Aid analysis

 In Analysis, Information, Legislation, Tax

Self-employment income support scheme

This is meant to cover people whose main income is self-employment, including partners in partnerships.

The Government has promised that, if you appear to qualify, HMRC should get in touch with you during June 2020. Please beware of scams; as a general rule, HMRC will contact you by post and it does not use e-mail for correspondence without first asking your permission. It should not ask you to click on a link or to give personal details. Any message asking for such things should be treated as fraudulent.

The Government funding will be based on 80 per cent of your self employed profits up to £2,500 a month. It counts as taxable income and should be recorded in your business records.

 

Who is not covered?

If you began trading after 5 April 2019 or if your self employed business makes losses, you will not be eligible for the scheme.

Directors of companies are not covered by the scheme, because being a director of your own company is not (and never has been) treated as self-employment for tax purposes.

 

Deferment of taxes

All self-assessment tax payments due on 31 July 2020 are automatically postponed until 31 January 2021. We understand interest should be waived.

No VAT payments need now be made until 30 June 2020. You will have until 5 April 2021 to make all outstanding VAT payments. Again, we understand that interest should be waived.

There is no automatic deferment of corporation tax or PAYE. You have to contact the Government helpline number (now 0800 024 1222) to make agreements for time to pay.

We are recommending that if you have direct debit arrangements to pay any of your taxes, those arrangements should now be cancelled, and reinstated on 30 June 2020.

 

Coronavirus Job Retention Scheme

If you would normally lay off staff because there is no work for them to do and/or no money to pay them, the Government is introducing this scheme for the protection of staff.

You have to designate the employees concerned as “furloughed”. This means in plain English, you have no work for them and are sending them home. We recommend that you take competent legal advice before so doing because the process of designating the employees is covered by existing employment law, and you may be summoned to an employment tribunal if you get it wrong.

HMRC should reimburse 80 per cent the wages of furloughed workers, up to £2,500 per month, including employer’s NIC and workplace pension contributions. The mechanism for the reimbursement does not yet exist and should be set up in April 2020.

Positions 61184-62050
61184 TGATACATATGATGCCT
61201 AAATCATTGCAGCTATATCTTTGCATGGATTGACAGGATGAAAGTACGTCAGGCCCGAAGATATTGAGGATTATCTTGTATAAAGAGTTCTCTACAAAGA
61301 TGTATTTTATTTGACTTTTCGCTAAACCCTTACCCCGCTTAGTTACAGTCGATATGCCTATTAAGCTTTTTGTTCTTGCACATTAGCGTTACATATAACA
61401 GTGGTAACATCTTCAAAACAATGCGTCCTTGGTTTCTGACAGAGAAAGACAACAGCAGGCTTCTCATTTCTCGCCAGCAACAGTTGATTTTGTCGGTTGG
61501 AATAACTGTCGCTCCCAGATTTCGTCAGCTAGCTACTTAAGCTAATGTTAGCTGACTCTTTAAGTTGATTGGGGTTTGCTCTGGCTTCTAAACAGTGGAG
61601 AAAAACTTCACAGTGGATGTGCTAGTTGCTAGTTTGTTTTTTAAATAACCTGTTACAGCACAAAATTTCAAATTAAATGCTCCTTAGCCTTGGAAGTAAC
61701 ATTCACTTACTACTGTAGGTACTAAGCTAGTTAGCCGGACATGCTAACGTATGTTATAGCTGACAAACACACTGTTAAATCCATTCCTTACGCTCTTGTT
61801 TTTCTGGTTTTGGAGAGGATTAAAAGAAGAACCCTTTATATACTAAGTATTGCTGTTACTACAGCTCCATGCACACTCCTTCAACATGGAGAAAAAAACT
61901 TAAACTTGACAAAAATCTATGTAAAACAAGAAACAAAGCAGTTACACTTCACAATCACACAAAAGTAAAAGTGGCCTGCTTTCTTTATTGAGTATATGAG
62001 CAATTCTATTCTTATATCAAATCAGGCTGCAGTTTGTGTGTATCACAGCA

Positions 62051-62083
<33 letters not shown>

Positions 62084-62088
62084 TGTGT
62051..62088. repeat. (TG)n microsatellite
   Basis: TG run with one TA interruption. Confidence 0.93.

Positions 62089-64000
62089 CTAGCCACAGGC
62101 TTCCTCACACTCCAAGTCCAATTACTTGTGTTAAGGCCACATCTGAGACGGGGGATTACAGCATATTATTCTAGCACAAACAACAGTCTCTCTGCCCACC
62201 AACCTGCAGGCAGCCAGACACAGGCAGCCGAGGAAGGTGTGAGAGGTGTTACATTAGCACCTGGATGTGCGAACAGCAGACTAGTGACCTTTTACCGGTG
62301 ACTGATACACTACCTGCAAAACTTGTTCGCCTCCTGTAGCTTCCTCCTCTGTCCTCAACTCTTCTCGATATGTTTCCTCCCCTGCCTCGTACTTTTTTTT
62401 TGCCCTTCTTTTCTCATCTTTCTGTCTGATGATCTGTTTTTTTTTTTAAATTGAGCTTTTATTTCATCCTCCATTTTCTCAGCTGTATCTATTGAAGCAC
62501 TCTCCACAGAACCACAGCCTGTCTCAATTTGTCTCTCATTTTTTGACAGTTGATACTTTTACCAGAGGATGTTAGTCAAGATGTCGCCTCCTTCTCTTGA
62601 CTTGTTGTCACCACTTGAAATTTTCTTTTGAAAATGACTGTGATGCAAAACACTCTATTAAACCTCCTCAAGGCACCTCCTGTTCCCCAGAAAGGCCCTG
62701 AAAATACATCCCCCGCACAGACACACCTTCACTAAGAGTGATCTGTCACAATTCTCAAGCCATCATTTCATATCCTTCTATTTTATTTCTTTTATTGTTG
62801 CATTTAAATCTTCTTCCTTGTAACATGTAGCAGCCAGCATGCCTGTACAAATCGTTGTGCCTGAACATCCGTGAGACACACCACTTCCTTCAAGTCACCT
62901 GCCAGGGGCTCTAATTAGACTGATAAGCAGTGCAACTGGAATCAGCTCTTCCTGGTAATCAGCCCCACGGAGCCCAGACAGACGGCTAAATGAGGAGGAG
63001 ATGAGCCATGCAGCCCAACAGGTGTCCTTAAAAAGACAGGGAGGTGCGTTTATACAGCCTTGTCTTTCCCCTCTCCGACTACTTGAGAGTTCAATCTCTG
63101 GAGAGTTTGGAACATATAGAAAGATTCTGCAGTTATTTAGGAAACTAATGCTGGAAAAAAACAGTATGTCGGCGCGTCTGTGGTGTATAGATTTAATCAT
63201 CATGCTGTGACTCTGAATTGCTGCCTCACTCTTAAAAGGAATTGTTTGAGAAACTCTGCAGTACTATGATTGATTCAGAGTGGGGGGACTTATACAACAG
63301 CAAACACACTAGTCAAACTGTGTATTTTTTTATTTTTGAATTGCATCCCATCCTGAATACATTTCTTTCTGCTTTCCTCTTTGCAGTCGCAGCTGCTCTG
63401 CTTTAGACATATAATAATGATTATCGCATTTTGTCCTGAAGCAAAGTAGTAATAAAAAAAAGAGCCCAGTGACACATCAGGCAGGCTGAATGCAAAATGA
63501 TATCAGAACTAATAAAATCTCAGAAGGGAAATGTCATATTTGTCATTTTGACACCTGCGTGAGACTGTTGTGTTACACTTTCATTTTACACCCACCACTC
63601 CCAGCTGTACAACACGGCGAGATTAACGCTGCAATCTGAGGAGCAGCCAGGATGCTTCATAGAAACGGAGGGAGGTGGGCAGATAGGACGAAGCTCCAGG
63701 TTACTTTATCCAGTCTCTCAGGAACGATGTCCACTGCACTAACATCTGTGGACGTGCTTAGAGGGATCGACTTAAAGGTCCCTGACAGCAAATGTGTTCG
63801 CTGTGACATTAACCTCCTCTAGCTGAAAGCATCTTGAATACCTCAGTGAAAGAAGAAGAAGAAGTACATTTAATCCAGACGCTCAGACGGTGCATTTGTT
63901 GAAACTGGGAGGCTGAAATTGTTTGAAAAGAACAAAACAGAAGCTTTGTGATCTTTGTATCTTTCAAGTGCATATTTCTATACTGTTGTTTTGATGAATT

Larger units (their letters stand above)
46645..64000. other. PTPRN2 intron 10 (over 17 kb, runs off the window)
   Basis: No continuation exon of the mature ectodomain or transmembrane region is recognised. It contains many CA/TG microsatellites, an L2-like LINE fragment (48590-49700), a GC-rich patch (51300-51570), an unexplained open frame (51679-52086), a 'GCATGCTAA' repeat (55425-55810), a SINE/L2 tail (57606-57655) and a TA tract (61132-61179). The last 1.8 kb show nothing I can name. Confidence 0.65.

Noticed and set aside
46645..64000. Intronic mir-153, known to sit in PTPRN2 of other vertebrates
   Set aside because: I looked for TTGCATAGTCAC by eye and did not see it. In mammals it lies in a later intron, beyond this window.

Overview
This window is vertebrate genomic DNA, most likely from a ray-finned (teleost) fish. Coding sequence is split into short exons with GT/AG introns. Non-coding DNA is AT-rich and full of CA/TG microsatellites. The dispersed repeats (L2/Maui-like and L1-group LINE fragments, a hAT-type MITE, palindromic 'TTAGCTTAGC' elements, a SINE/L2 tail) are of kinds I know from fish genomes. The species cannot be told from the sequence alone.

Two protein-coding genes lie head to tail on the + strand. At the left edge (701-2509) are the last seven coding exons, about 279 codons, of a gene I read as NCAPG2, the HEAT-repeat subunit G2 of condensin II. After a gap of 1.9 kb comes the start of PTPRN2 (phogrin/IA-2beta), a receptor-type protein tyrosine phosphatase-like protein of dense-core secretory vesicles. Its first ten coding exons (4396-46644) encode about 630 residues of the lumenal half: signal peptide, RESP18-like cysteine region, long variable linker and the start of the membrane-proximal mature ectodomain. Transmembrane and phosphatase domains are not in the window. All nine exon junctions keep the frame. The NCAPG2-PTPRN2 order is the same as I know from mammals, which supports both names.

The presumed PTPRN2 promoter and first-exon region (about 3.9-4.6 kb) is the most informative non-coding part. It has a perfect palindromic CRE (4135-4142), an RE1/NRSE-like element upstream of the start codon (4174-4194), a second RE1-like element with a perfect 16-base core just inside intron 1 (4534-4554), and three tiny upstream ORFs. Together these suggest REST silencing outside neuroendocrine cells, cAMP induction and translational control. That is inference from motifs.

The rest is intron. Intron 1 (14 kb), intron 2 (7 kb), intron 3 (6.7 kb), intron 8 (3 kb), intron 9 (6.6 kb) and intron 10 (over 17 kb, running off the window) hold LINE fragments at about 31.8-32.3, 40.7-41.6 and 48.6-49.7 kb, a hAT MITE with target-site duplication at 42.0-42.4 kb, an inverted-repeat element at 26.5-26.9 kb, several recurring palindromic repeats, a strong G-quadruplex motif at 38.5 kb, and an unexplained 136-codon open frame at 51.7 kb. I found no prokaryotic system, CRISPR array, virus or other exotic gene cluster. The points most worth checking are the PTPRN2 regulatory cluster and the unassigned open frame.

Who is not covered?

The scheme is supposed to prevent employees from being left with no money, at no notice, due to the action of their employers. It does not appear at the moment to cover directors, only employees. If at some time in the future the Government extends it to directors we intend to let you know at the earliest opportunity.

 

Sick Pay

If you have had to self-isolate on medical advice due to the coronavirus or are ill with it, you should qualify for statutory sick pay from day one. This is different from “normal” statutory sick pay in which the first three days’ absence are not paid.

 

Rents and Vehicle MOTs

The Government has declared a three month moratorium on evictions, both residential and commercial.

They have also postponed for six months your legal liability to have your vehicles MOTd, to help you if garage services suddenly become non-existent due to the Government rules on social distancing.

 

Grants and Business Rates

If you are a retail, hospitality, or leisure business you should pay no business rates for 2020/21. You should receive from your local authority a grant of £25,000 if the rateable value of your property is between £15,001 and £51,000, and £10,000 if it is £15,000 or less.

If you are a nursery, you should pay no business rates in 2020/21.

Whatever kind of business you are, if you receive small business rates relief, you should be eligible for a grant of £10,000 from your local authority. In practice, most business tenants are not down as the business ratepayers, because their landlords are.

Thus, if you are a business tenant but not the business ratepayer, we suggest you get in touch with your landlord and request him to pass on to you any grant he may receive from his local authority in respect of the premises that you occupy.

 

Coronavirus Business Interruption Loan Scheme

The Government is guaranteeing to lenders up to 80 per cent on each loan. There should be no upfront costs, and the first 12 months of interest and charges should be covered by the Government.

All the major banks should be in a position to offer finance under the scheme. Unfortunately, in practice most bank branches are cutting back on their opening hours. You may find that you have to contact the bank online to begin with.

– By Stephen Handley, FCCA

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